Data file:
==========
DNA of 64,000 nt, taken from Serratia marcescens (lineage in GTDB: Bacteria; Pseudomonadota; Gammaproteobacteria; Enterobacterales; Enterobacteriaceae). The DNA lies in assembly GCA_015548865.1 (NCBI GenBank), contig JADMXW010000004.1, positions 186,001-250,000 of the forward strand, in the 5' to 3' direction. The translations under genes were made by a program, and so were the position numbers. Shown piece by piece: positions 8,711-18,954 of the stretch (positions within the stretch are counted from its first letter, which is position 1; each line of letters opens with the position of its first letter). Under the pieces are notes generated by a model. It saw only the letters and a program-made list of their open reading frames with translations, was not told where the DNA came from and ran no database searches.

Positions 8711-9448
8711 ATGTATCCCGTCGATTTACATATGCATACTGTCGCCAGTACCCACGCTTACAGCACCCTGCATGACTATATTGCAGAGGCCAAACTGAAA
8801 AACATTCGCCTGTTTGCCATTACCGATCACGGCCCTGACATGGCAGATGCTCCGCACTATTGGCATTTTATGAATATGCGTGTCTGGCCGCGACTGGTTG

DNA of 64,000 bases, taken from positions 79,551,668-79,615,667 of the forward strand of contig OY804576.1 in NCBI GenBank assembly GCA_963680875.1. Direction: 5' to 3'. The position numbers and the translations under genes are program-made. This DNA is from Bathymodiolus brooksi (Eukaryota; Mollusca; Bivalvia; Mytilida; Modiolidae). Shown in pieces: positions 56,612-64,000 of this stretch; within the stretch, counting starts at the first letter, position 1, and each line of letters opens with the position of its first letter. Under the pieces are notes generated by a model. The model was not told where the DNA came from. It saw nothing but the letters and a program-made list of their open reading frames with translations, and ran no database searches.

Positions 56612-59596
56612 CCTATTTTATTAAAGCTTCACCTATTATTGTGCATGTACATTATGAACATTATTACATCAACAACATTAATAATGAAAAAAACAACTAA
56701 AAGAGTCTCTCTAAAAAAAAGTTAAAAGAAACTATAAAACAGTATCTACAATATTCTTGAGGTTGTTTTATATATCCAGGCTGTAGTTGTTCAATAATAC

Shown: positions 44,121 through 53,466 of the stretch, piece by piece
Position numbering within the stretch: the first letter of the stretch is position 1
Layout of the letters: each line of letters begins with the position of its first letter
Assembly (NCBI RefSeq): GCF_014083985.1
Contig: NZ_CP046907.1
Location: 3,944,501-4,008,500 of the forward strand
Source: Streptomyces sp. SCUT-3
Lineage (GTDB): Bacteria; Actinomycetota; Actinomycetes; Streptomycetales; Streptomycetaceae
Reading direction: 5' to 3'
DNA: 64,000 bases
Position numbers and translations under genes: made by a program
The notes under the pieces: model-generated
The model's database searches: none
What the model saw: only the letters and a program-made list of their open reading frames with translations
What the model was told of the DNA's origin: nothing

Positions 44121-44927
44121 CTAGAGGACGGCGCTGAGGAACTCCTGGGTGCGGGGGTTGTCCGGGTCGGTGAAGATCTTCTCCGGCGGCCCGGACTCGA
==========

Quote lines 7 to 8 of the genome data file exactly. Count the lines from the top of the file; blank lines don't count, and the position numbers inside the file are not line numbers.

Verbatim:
56612 CCTATTTTATTAAAGCTTCACCTATTATTGTGCATGTACATTATGAACATTATTACATCAACAACATTAATAATGAAAAAAACAACTAA
56701 AAGAGTCTCTCTAAAAAAAAGTTAAAAGAAACTATAAAACAGTATCTACAATATTCTTGAGGTTGTTTTATATATCCAGGCTGTAGTTGTTCAATAATAC